Less Fire, More Power: The Secret to Safer Lithium-Ion Batteries

Curbing needlelike dendrites that short out cells will make batteries less likely to go up in flames

8 min read
Image showing dendrites growing on the surface of the electrode
Image: Brookhaven National Laboratory/SCIENCE SOURCE

Image showing dendrites growing out of the anode of a lithium-ion cellRoot and Branch: Crystalline lithium-metal structures grow out of the anode of a lithium-ion cell in a branching pattern, thus their name, dendrites (from the Greek  dendron meaning “tree”). If they grow too long, they can short out the cell.Image: Brookhaven National Laboratory/Science Source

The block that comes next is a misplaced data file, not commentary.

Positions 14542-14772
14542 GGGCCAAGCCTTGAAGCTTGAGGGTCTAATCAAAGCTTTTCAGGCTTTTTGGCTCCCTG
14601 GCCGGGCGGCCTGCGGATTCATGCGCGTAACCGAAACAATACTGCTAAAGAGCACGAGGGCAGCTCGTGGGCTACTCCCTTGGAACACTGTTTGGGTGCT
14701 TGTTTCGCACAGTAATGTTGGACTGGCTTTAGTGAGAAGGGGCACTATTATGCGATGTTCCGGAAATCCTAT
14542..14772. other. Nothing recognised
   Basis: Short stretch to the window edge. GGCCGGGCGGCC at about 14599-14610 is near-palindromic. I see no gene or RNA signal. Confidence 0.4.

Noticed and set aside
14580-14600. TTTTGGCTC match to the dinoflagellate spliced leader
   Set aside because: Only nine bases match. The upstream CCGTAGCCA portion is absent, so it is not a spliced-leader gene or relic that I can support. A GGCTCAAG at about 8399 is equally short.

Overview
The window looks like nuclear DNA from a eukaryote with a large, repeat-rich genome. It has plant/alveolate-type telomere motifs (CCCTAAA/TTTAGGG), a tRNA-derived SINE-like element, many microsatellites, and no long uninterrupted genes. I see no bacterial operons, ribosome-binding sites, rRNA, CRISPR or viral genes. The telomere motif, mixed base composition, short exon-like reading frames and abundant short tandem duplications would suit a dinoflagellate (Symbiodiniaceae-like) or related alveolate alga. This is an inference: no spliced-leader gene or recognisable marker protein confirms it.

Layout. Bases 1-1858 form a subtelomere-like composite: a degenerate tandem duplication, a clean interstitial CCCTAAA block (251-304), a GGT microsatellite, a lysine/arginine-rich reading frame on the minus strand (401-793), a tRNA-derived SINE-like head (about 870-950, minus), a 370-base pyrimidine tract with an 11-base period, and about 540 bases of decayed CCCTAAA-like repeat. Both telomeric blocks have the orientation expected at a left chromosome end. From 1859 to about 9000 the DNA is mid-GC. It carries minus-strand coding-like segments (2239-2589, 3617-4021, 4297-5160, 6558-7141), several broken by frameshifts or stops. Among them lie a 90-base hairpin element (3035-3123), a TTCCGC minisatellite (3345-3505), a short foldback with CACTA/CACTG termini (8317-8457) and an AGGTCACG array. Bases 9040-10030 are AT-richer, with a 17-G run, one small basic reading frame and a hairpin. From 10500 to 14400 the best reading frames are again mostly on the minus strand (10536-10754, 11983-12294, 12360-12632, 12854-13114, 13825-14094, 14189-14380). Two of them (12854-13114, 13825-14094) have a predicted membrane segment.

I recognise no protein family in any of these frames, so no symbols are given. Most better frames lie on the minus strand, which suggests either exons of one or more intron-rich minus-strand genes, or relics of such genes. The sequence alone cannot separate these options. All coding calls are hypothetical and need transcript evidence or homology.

Lithium-ion batteries have made headlines for the wrong reason: as a fire hazard. Just this past May, three apparent battery fires in Tesla cars were reported in the United States and Switzerland. In the United States alone, a fire in a lithium-ion battery grounds a flight every 10 days on average, according to the Federal Aviation Administration. And the same problem afflicts electronic cigarettes, which have been blowing up in people’s faces sporadically.

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